A wide-ranging economic package announced by President Nicolas Maduro began entering into effect on Monday’s bank holiday, and the opposition attempted to capitalize on widespread economic uncertainty by calling on Venezuelans to hold a national strike today.

This comes as the crisis continues to spill over into the rest of the region, with Ecuador and Peru stiffening immigration controls, and Brazil sending additional security forces to its border after an angry mob drove migrants back into Venezuela and set fire to their belongings. The Ecuadorian government has convoked a regional meeting of affected governments for September 17-18, and invited Venezuelan authorities to participate as well.

In a Friday evening announcement broadcast on state television, Maduro announced that he would raise the monthly minimum wage by nearly 6,000 percent (effective September 1), and would peg prices to the government’s beleaguered “Petro” cryptocurrency. To ease the impact of the wage hike, Maduro claimed the government would subsidize wages for small and mid-sized businesses for the first three months of this plan.

These measures are on top of a previously announced monetary overhaul plan that went into effect on Monday (a government-declared bank holiday), which saw a new “Sovereign Bolivar” replace the “Strong Bolivar” with five zeros lopped off from the old currency. They also come on the heels of Maduro’s announced plan to increase gas prices, to be phased in gradually over the next two years. Those who have participated in a govern-run registry and signed up for the “Fatherland Card” (carnet de la patria) would be exempt from these hikes, which has caused analysts and human rights groups like PROVEA to criticize the measure as an effort to promote the card as a method of furthering the ruling PSUV’s political control.

The plan has not been received well by economists. Experts consulted by Efecto Cocuyo note that while it has some elements designed to curb hyperinflation, Maduro’s announcement is unlikely to reverse the country’s economic tailspin. Economist Francisco Rodriguez told the Washington Post: “There are many serious problems with the plan, but I essentially think it will fail because no one believes the government will stop printing money. People will keep raising their prices and the government won’t be able to keep its promises.” The Guardian’s economics editor Larry Elliott writes that the plan seems destined to fail because while it makes a break from a previous currency seen as worthless, this new currency is not credible nor is it likely to be accompanied by a strategy to foster consumer and business confidence, and it is also unlikely that the international outlook for Venezuela’s economy will improve.

Immediately following Maduro’s Friday announcement, sectors of the Venezuelan opposition called for a “national strike” on Tuesday. The plan for the strike was first declared on Saturday by the leaders of the three opposition parties acting independently of the embattled MUD coalition: Primero Justicia (PJ), Voluntad Popular (VP) y La Causa R. It was subsequently endorsed on Monday by the Frente Amplio Venezuela Libre opposition umbrella group of civil society, trade groups, academic sectors, and some dissident Chavistas. However, El Nacional reports that spokespeople expressed concerns that the announced strike was “rushed,” and Frente representative Karen Quintero characterized the strike as  “the beginning of a greater cycle of unity among the Venezuelan people” rather than a turning point in itself. Meanwhile Venezuela’s main business association, the Federation of Chambers of Commerce (Fedecámaras), did not take a position on the national strike, though Fedecámaras President Carlos Larrazábal condemned Maduro’s economic plan as “incoherent” in remarks to the press. The National Council of Commerce and Services (Consecomercio), a major retail industry group, also declined to endorse the strike, instead calling on businesses to hold meetings with their employees to outline plans for how to respond to the government’s minimum wage hike.  Local associations of transportation workers in Caracas also declined to participate in the strike.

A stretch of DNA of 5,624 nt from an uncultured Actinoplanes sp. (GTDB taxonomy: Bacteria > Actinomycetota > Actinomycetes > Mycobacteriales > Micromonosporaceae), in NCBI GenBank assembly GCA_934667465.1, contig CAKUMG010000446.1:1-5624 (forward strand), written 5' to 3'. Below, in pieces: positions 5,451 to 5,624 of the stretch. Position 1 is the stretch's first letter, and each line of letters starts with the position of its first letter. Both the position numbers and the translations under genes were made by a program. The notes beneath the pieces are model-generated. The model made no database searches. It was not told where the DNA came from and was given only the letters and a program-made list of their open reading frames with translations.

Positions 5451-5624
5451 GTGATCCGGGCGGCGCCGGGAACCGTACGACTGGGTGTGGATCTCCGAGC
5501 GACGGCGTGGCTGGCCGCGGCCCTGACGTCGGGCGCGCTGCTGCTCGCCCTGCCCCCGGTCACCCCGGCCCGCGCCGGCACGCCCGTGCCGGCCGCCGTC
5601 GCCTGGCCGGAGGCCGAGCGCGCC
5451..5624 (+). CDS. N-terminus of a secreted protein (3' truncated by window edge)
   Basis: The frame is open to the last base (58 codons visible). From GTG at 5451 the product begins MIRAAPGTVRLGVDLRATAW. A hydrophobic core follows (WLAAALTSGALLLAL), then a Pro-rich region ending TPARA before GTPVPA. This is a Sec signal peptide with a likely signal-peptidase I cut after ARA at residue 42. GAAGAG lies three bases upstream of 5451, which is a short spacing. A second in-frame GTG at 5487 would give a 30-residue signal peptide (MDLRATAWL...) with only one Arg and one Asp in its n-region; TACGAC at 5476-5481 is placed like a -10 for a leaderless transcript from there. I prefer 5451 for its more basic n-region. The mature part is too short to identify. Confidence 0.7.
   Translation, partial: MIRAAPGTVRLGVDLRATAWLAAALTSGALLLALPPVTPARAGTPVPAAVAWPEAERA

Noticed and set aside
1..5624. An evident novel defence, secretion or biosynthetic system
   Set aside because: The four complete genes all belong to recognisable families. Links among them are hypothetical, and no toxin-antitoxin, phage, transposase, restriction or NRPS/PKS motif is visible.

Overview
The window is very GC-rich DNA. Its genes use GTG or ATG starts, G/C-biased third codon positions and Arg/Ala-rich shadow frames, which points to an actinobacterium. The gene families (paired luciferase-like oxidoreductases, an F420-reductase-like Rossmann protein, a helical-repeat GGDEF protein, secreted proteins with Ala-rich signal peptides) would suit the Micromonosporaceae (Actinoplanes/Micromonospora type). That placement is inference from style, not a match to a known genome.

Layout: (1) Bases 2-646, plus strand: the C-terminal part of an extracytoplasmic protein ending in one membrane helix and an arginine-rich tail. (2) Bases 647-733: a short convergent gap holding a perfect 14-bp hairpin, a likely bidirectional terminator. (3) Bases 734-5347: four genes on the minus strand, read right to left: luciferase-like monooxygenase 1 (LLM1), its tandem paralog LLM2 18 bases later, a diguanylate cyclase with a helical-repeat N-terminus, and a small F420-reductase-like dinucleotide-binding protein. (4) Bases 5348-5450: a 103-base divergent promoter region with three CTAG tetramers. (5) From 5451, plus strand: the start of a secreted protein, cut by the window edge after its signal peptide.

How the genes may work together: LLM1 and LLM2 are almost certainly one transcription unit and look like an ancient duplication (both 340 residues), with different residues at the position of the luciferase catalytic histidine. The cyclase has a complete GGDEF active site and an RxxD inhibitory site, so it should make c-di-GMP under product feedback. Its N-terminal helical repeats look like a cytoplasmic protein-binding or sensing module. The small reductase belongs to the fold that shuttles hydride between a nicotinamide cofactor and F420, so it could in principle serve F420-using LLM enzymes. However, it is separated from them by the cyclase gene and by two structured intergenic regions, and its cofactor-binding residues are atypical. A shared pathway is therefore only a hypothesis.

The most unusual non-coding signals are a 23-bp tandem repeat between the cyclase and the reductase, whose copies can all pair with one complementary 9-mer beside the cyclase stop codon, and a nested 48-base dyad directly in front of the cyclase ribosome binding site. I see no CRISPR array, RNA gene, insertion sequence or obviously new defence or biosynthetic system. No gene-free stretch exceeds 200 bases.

Perhaps owing to this discord among opposition sectors, so far the national strike appears to have had lackluster participation. Efecto Cocuyo reports that businesses and stores across Caracas opened their doors and lines for public transportation formed as usual. The news site has published images of traffic circulating and shops open in western Caracas, though workers at some establishments say there are in fact less people making purchases due largely to greater uncertainty. One shop owner in the Mercado Municipal de Quinta Crespo told Efecto Cocuyo that he was unaware the opposition had even called for a strike. Reuters confirms that “Venezuela’s streets were quieter than normal on Tuesday but many businesses remained open.”

International Pressure and Engagement

On Monday, OAS Secretary General Luis Almagro Tweeted a public letter to National Assembly President Omar Barboza in which he criticized the opposition politician for not backing a symbolic sentence issued on August 15 in which the Supreme Court (TSJ) in exile sentenced Maduro to over 18 years in prison on corruption charges.  Almagro, in an attempt to boost the legitimacy of the TSJ in exile, asserted that “the validity of legitimate public powers cannot be ignored except by dictators and their accomplices.” He appeared to be reacting to a public statement made by Barboza in which the legislator questioned the strategy behind the sentence, saying “the problem is not [about] making decisions to make them, but rather to know if we can execute them or not.” Barboza also said the opposition should “take care and be responsible,” because such actions could put the credibility of the National Assembly at risk.